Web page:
Mayan Lithophone. http://www.landscape-perception.com/archaeoacoustics/
Algonkian rock painting. Picture by Paul Deveraux
There is a mysterious unity between people and their landscape. Three modes of landscape perception are: view from a viewpoint, view from a road, and view of an area. But view is not enough. Sound in some of its less familiar forms, echoes for example, must have been more mysterious to ancient people, who lived in a quieter world .
Archaeoacoustics is the discipline that explores acoustic phenomena encoded in ancient artifacts, caverns, landscape. Theoretically a pot or vase could be "read" like a gramophone record for messages from the past.
The idea was first raised by David E. H. Jones in the 6 February 1969 issue of New Scientist magazine.
The aim of archaeoacoustics is to investigate the primary sensory status of prehistoric people in relation to the landscapes they created and inhabited.
Recent work by the acoustic researcher Steven Waller in the USA, Australia and elsewhere, indicates that some prehistoric rock art panels produce echoes that act like “soundtracks” to paintings of animals, simulating the rumble of depicted animal herds, for instance, the roar of a lion or sabre-toothed tiger.
In the Palaeolithic caves it has been found that echoes from the lithophones or human voices tend to be strongest from rock wall surfaces which contain rock paintings.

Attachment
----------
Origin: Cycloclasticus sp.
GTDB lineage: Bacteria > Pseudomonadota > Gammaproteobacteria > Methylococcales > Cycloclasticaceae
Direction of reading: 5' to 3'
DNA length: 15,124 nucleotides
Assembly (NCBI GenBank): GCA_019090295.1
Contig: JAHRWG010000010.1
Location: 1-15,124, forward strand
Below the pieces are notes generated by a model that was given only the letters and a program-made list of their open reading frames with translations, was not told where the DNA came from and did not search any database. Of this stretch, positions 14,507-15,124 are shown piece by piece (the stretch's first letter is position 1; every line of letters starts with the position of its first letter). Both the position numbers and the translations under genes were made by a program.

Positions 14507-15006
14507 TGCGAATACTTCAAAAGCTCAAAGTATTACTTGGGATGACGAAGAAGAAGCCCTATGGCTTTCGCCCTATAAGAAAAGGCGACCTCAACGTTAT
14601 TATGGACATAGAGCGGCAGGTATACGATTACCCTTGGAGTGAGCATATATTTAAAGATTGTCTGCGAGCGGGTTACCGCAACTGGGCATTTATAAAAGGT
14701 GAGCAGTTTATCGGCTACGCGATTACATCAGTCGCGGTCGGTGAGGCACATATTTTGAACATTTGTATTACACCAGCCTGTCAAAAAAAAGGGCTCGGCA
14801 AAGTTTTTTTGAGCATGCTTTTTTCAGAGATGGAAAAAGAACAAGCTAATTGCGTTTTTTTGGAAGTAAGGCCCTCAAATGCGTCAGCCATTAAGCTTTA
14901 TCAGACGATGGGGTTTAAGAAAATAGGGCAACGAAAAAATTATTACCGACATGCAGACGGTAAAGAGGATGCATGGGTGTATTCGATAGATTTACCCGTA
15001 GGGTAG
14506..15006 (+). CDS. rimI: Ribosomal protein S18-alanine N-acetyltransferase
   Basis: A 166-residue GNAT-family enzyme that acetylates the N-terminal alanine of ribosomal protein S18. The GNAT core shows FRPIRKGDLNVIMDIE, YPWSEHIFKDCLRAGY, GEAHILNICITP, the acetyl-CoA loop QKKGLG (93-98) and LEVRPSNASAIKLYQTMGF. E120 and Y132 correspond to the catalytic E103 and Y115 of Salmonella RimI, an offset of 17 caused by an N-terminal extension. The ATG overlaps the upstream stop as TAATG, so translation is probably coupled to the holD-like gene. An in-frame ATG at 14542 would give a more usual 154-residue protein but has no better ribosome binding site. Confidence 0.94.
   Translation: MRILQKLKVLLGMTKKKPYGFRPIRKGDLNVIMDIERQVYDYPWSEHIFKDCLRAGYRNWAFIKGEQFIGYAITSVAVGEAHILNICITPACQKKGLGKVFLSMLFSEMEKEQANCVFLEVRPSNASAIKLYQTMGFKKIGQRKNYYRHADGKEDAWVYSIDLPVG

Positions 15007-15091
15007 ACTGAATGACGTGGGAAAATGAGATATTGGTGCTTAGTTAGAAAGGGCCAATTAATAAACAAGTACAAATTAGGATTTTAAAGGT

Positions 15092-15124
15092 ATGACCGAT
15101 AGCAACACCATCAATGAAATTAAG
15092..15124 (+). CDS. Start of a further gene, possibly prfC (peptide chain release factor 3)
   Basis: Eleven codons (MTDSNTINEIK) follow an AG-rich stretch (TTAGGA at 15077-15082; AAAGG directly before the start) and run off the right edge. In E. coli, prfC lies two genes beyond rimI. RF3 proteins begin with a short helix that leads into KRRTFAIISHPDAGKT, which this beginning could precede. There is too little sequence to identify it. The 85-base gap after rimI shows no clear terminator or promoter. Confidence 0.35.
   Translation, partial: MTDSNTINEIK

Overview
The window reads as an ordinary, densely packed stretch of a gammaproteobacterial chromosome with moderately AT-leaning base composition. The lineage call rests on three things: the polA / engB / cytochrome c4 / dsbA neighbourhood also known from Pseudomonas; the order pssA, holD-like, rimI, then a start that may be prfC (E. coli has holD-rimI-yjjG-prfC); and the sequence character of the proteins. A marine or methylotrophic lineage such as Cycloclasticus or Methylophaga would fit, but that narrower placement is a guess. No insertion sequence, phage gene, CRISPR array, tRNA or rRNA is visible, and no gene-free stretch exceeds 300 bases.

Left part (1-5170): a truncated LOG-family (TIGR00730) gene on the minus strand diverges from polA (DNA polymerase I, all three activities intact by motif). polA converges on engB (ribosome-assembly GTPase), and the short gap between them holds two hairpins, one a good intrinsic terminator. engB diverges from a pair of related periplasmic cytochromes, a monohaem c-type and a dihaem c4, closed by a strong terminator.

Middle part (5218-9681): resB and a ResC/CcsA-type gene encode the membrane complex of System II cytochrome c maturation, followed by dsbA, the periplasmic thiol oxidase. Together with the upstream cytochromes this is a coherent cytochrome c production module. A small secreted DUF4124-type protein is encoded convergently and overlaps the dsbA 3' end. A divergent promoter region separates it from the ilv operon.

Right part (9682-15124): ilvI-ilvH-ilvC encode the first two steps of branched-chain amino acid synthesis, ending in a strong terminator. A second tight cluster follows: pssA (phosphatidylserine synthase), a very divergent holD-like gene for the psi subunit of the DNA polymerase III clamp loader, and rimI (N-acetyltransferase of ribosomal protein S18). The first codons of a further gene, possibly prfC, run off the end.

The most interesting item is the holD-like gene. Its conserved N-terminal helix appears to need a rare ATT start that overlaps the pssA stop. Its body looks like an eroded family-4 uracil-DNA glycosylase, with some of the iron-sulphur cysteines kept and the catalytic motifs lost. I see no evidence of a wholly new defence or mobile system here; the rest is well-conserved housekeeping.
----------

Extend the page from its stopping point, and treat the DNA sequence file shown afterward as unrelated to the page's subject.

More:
The Native American tribes of the Great Lake region believed that a spirit world existed behind rock surfaces, which were conceived of as being like “membranes” between that world and this. For modern people, of course a rock is just a big stone, rock and spirit have to be separated, but for ancient people a rock can represent the fundamental act of creation, there is no dichotomy, the rock is a manifestation of its transcendent origin.
Places where rock met water were thought to be especially propitious locations for rock spirits to exist. And these are also the locations where echoes are strongest. The Indians thought that while in their ritually-induced trance states, their shamans could penetrate through cracks and crevices in the rock-face into the spirit world beyond, and also that spirits could pass through from behind it into the human world. If the shaman failed, he could be trapped in the world of spirits. Echoes would have been considered part of such traffic between worlds.
Archaeoacoustic researchers are finding that there can be other sonic properties to archaeological sites, manifested by wind, water or heat expansion sounds issuing from crevices in the rocks of natural sites which in consequence became venerated and often marked by rock art, or by blowing into holes in venerated rocks. Also, the architecture of some temple structures appears to have been deliberately designed so that percussion or wind would produce sounds providing weather warnings or even quite sophisticated “acoustic symbolism”. Examples of all these types of acoustic sites have been identified in the United States, Canada, Mexico, Greece, Britain. Archæologists have finally discovered that various kinds of acoustic effects – from eerie echoes to resonant frequencies that can affect the brain – seem to have been an intentionally planned component of a number of prehistoric sites and buildings worldwide.
“It is said in the Kabbalistic tradition that even if the tradition were lost, it could be reconstituted, because what was once true is always so.” (Arthur Verluis, p.131)http://www.forteantimes.com/features/articles/143/archaeoacoustics_spirits_in_the_stones.html